Chris Meadows wrote about Black Friday the same day my local paper ran a commentary in the vein of “doth protest too much” about how excited Canadian retailers are for Black Friday. Really they are, it’s not dead yet…
BF’s decline is partly due to the ease of online shopping. Many shoppers feel the same way as Chris’s parents. He says they hate fighting crowds and haven’t “set foot in a store on Black Friday in a good many years.” But effortless click-and-buy isn’t the only reason. More than a few space-crimped people are revolting against “too much stuff.”
My dad just joined Amazon Prime, and he lives right up the street from me. He has cheerfully offered to order anything I want. My baby can’t go on public transit until he has had his immunizations, and I am limited to places I can walk with him, so, of course, the offer appealed to me. Still, my place can hold only so much.
The popularity of Marie Kondo, the decluttering guru based in Japan, where homes are tiny and space is at a premium, is one symptom of this growing sentiment. In my own Canadian city, the average home price now exceeds $500,000. I can’t afford to store a lot of stuff. That was the big hook for me and ebooks—all the books I could possibly want, and they take up no space in my house.
So I have learned to buy less, to want less and to use less. There is something freeing about having less stuff to take care of. And I think that buying what I want, when I want it—sale or no sale—is actually cheaper than going out on a day like Black Friday and buying everything under the sun.
I’m also plugged into some local Mommy groups on Facebook and Kijiji, and the sheer quantity of second-hand goods is mind-boggling. There is so much of it that often you can’t even give it away. We swapped some surplus Lego sets with a woman who was about to leave for Africa with the dentist equivalent of Doctors Without Borders. We got a baby seat, some toys and a box of board books. A week later, she texted me. Her plane was going to depart on Sunday and she will be gone for two years. Her parents have told her she cannot leave her stuff at their house anymore. Can she just give it to us? My husband went back over there and returned with four boxes of clothes, toys and gear.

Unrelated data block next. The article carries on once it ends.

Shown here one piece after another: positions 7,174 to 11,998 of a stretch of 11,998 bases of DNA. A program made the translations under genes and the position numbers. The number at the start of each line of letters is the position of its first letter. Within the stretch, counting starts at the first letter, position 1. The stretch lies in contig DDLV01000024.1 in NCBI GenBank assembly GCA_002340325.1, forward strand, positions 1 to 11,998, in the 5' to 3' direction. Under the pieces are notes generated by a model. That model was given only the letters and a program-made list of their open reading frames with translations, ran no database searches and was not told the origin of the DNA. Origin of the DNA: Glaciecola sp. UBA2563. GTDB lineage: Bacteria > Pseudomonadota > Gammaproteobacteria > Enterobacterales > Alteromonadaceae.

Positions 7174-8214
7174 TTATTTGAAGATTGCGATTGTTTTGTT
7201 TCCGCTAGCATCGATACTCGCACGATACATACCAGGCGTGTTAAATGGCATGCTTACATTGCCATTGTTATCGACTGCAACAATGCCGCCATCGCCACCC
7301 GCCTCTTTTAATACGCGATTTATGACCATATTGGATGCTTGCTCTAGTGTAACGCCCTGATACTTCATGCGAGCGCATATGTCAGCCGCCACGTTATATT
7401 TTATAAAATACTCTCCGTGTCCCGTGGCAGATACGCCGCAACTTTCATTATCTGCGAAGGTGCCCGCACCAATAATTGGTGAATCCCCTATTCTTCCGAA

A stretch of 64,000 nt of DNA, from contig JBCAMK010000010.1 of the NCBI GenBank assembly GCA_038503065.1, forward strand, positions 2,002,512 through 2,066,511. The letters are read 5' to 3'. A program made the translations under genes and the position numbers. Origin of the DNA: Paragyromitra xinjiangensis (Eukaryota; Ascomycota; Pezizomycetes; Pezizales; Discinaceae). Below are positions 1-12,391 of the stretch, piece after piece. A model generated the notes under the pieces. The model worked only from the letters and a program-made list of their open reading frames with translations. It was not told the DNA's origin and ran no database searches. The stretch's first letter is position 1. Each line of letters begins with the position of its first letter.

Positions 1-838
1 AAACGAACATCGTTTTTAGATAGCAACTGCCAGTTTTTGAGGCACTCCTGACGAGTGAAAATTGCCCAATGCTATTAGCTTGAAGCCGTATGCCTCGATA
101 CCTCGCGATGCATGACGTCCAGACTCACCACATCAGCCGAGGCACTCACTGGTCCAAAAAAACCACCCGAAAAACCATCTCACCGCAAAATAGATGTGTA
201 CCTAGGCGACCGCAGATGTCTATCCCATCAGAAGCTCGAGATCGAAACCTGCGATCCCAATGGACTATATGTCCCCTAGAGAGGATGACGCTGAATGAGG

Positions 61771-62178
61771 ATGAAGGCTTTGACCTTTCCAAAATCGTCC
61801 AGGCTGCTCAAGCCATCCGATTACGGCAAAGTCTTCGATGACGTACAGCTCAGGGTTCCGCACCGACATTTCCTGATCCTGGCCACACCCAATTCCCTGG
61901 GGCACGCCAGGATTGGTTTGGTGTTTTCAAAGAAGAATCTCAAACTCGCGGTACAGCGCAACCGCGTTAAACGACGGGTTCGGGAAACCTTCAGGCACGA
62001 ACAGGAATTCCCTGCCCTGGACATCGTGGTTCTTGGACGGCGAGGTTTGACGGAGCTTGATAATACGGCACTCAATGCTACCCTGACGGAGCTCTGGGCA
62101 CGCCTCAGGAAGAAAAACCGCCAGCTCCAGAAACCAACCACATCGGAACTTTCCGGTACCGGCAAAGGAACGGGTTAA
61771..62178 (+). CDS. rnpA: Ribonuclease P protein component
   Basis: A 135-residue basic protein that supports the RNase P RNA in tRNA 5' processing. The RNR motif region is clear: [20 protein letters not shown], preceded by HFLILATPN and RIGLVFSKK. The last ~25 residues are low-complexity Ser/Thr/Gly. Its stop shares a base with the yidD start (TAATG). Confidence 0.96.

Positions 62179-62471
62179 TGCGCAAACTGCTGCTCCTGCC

Our baby is one month old now, and between new-baby gifts and the deluge of second-hand donations (my mother has a lot of friends with grandchildren who have outgrown things), the only non-consumables we actually have bought for our baby have been a few newborn sleepers, when he was born too small to fit the clothes we had already, and…actually, books! I went to the once-a-year library sale with my cousin and found a few picture books for 10 cents each. And while the freebie board books have been plentiful and easy to come by, as a good swap group trading currency, I do shop at times for a specific title. On his first bookstore visit, I plan to buy him The Very Hungry Caterpillar, for instance. It was the first book I ever bought his brother, and I want him to have his own copy.
It’s interesting times for retailers, and if they were smart, they would play to their strengths. A board book for a baby simply can’t be replicated electronically, so I do have some of those sitting on an Amazon wishlist for people who ask me what the baby wants for Christmas. But I continue to read ebooks for myself, and I would never buy new clothes for a child under the age of 3 now that I know I can get very gently used items for free or nearly free. There is just so much stuff out there. It seems almost wrong to waste money and buy it new.